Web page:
U.S. ports of entry to protect health and safety by preventing the entry of harmful goods and invasive species that may pose a threat to American food and agriculture. On a typical day, those inspectors process more than 1 million passengers and 78,000 truck,
rail and sea containers carrying goods worth approximately $7.2 billion. In March, agricultural inspectors and their canine teams seized nearly 1 million pounds of illegal pork products smuggled from China, which has tested positive for African swine fever.
According to CBP estimates, there is a shortage of nearly 700 inspectors across the country.
The Protecting America's Food & Agriculture Act of 2019 authorizes the annual hiring of 240 Agricultural Specialists a year until the workforce shortage is filled, and 200 Agricultural Technicians a year to carry out administrative and support functions. The bill
also authorizes the training and assignment of 20 new canine teams a year, which have proven valuable in detecting illicit fruits, vegetables and animal products that may have otherwise been missed in initial inspections. Finally, the bill authorizes supplemental
appropriations each year to pay for the activities of the agriculture specialists, technicians and canine teams.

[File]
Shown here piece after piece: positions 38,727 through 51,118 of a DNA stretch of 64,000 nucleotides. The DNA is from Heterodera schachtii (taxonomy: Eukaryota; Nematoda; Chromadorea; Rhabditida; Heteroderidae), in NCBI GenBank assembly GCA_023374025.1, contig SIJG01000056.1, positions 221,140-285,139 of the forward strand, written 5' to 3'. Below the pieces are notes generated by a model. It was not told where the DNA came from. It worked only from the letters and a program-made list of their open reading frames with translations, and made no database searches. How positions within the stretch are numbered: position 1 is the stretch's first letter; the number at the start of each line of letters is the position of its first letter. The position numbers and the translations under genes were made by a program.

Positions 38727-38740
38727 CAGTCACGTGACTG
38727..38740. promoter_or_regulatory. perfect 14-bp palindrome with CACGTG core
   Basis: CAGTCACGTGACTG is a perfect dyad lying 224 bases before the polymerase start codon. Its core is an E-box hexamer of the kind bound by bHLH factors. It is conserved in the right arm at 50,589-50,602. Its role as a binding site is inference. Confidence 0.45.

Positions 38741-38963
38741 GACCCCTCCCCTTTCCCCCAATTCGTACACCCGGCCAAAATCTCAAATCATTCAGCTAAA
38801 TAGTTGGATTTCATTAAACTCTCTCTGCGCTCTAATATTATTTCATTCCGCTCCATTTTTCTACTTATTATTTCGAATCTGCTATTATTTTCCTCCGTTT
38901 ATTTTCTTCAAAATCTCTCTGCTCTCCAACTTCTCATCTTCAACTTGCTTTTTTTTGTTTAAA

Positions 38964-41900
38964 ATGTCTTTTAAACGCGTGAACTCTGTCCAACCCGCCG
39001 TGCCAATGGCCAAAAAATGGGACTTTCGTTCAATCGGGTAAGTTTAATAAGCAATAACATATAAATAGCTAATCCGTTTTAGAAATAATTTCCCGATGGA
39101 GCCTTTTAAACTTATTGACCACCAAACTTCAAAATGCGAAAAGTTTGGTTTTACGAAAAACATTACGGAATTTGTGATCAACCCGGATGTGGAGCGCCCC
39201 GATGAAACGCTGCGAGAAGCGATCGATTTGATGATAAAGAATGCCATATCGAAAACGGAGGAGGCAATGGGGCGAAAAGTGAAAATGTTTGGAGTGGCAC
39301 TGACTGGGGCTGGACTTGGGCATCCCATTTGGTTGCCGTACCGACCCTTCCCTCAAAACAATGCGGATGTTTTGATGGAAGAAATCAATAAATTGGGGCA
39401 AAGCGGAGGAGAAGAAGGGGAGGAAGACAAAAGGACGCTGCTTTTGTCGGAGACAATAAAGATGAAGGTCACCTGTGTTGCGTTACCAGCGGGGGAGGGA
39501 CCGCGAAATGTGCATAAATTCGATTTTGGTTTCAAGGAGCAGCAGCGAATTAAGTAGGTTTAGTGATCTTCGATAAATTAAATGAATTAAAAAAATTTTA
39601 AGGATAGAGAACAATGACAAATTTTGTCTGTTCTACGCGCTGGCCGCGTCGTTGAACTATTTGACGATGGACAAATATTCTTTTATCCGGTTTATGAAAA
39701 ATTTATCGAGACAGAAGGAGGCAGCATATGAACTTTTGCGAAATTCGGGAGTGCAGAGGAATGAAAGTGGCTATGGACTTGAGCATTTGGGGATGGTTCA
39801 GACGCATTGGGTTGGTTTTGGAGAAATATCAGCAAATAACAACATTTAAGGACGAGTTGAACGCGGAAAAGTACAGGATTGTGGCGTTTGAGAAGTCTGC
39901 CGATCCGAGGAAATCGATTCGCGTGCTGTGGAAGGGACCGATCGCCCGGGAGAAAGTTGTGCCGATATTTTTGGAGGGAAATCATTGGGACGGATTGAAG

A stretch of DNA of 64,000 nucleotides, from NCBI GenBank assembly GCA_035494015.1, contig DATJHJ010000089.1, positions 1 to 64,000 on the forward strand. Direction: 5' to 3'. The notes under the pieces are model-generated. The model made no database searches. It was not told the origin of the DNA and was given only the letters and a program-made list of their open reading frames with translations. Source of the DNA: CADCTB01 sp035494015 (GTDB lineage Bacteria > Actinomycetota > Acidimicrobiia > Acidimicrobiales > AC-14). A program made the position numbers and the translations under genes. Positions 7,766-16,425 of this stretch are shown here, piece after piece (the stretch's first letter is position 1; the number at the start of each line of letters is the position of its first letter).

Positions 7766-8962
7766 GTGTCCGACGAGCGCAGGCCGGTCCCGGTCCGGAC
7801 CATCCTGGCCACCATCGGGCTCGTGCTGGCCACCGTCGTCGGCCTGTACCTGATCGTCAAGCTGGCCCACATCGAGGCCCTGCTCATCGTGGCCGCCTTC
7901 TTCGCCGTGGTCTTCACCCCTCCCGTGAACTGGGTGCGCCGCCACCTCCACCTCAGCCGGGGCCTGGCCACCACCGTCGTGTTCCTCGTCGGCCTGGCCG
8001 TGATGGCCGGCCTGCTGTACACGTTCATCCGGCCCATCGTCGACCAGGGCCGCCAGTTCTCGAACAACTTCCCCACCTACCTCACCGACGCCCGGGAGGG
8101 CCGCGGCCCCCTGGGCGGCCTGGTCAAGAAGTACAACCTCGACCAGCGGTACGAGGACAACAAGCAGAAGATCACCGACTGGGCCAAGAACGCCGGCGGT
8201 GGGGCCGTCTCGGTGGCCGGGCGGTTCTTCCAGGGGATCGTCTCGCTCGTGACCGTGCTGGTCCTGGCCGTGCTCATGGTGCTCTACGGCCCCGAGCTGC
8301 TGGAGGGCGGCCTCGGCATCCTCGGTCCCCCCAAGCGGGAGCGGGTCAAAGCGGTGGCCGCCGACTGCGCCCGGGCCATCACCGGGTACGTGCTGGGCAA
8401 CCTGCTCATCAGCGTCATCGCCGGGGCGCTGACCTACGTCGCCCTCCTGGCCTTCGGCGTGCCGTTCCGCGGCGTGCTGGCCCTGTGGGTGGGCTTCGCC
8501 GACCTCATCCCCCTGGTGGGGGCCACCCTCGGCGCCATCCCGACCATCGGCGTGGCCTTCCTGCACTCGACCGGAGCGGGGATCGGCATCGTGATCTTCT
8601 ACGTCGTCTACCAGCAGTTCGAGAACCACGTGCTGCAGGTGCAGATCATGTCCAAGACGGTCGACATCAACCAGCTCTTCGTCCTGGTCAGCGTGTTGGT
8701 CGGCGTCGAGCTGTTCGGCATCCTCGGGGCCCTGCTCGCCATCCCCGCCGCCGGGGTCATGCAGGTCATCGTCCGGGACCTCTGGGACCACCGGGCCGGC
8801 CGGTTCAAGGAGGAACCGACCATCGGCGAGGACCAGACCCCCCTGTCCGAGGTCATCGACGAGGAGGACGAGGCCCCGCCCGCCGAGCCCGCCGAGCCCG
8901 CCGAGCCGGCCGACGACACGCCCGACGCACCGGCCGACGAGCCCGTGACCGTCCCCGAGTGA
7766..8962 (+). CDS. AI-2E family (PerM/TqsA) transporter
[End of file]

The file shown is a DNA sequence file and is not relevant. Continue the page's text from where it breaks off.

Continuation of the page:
The legislation is supported by a broad coalition of groups including the U.S. Chamber of Commerce, American Farm Bureau Federation, National Treasury Employees Union, Border Trade Alliance, National Association of State Departments of Agriculture,
National Pork Producers, Michigan Farm Bureau, Michigan Agri-Business Association and the Michigan Pork Producers.
Below are statements in support of the Senators' bipartisan legislation:
"This bipartisan legislation would help fill a critical gap at our country's ports of entry. Agriculture Specialists, Technicians and canine teams root out, identify and stop invasive pests and other dangers to our nation's farms and green spaces," said Tony Reardon,
president of the National Treasury Employees Union. "NTEU strongly supports this bipartisan bill and thanks Sen. Peters and Sen. Roberts for taking action to increase the numbers of employees at our ports who serve as the last defense against the accidental
or deliberate introduction into our country of pests and plants that do not belong here."
"The last several months have demonstrated how critically important well-resourced ports of entry are to the nation's economic health. The Border Trade Alliance applauds this effort to ensure that ever-increasing volumes of cross-border agriculture trade can be
processed securely and efficiently at our ports by highly trained CBP Agriculture Specialists," said Britton Clarke, president of the Border Trade Alliance. "This is important legislation, and we thank Sen. Peters and Sen. Roberts for their good work to address
this important staffing need."